For me, autism is different neurological wiring to that of a typical, or should I say neurotypical person.

Some people speak about autism as though it is an illness and that somehow autism makes an individual inferior.

Autism can bring with it complications when trying to fit in to a mostly neurotypical world, but this just begs the question whether maybe the world around us needs to change to accommodate neurodiversity. This way, everybody can thrive.

There have also been links to particular illnesses and autism, but we can explore this in a future post.

Children with all kinds of SEN, including autism, tend to struggle to ‘fit in’ seamlessly to the school system, but again I have to question whether the problem here is that the system needs an overhaul rather than suggesting that these children are the problem. This is something else I would like to explore in another post. If the curriculum and school environment were to change, would we need the same interventions for SEN children? I can hear people screaming ‘funding’ at me, but our current system doesn’t appear to be working all that well.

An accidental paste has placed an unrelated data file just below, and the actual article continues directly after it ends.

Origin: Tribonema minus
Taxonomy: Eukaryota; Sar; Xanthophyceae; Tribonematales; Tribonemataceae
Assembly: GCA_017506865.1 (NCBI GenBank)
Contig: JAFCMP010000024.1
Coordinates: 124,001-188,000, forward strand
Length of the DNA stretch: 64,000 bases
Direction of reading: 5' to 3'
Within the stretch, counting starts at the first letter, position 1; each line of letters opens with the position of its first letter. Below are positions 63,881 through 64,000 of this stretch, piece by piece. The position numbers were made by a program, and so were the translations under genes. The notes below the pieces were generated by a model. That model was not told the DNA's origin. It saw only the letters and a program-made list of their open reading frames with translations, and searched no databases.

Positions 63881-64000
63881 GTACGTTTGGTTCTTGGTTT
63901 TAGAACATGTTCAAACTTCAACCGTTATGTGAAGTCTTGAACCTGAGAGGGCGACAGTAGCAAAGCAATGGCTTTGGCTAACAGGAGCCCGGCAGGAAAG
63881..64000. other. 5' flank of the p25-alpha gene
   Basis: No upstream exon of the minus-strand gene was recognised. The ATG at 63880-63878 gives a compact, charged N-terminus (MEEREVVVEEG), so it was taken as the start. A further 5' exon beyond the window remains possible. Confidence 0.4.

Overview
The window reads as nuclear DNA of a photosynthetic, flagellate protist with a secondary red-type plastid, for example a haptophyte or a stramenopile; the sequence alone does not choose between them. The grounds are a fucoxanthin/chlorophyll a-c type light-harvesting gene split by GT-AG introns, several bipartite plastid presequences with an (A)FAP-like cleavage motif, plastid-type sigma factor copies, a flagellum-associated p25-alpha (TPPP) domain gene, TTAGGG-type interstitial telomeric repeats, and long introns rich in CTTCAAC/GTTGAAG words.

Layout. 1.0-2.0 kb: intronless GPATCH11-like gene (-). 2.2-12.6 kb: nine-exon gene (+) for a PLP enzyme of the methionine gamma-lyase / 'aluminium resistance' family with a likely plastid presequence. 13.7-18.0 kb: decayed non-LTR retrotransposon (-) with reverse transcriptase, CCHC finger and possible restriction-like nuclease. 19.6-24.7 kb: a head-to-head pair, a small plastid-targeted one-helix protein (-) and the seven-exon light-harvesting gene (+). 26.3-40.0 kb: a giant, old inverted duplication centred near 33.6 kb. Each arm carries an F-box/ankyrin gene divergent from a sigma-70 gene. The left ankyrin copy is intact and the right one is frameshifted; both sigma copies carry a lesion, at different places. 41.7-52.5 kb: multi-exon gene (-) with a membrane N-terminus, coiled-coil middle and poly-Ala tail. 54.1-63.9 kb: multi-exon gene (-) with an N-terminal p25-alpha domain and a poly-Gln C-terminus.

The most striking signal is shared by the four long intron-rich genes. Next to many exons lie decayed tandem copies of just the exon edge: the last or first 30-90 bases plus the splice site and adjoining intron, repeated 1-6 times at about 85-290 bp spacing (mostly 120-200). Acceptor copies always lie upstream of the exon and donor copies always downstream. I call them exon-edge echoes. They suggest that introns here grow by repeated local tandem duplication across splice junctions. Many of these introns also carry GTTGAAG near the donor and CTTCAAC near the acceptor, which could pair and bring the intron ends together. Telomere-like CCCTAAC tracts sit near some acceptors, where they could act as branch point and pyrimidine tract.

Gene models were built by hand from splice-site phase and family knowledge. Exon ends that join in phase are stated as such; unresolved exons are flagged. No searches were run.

I’ve been told that so many children are being flagged up with additional needs, that the workload for professionals involved in diagnosis are overwhelmed, and naturally funding is an issue when trying to organise support.

Do we have to provide support for every individual or can we try a new approach to accommodate everybody at the same time?

I would also like to explore the diagnosis process in a future post, but for now I will say that the process is long, and there are so many children not qualifying for the help they so sorely need and deserve.

It’s a shame that people focus on the negatives as there are also lots of benefits to being autistic. I think the media has played a huge part in this, but again I will revisit this in a future post.

The ability to hyperfocus on areas of interest and obsess over everything they do, can make autistic people very knowledgeable and efficient in any task or line of work undertaken.

I was asked whether I was worried that my children may be autistic. My concern was about their experience growing up and how they would be perceived by others. I was worried how they would fit in at school and how life would be a little trickier for me as a parent.

However, the children being autistic didn’t concern me. I am confident that long term, I can teach the children the tools they need to function in this world, and I believe that with the right support they will be fully functional, well balanced and successful adults. The main challenges, I believe, are going to be experienced through childhood. And I am not looking forward to their teenage years, but what parent does?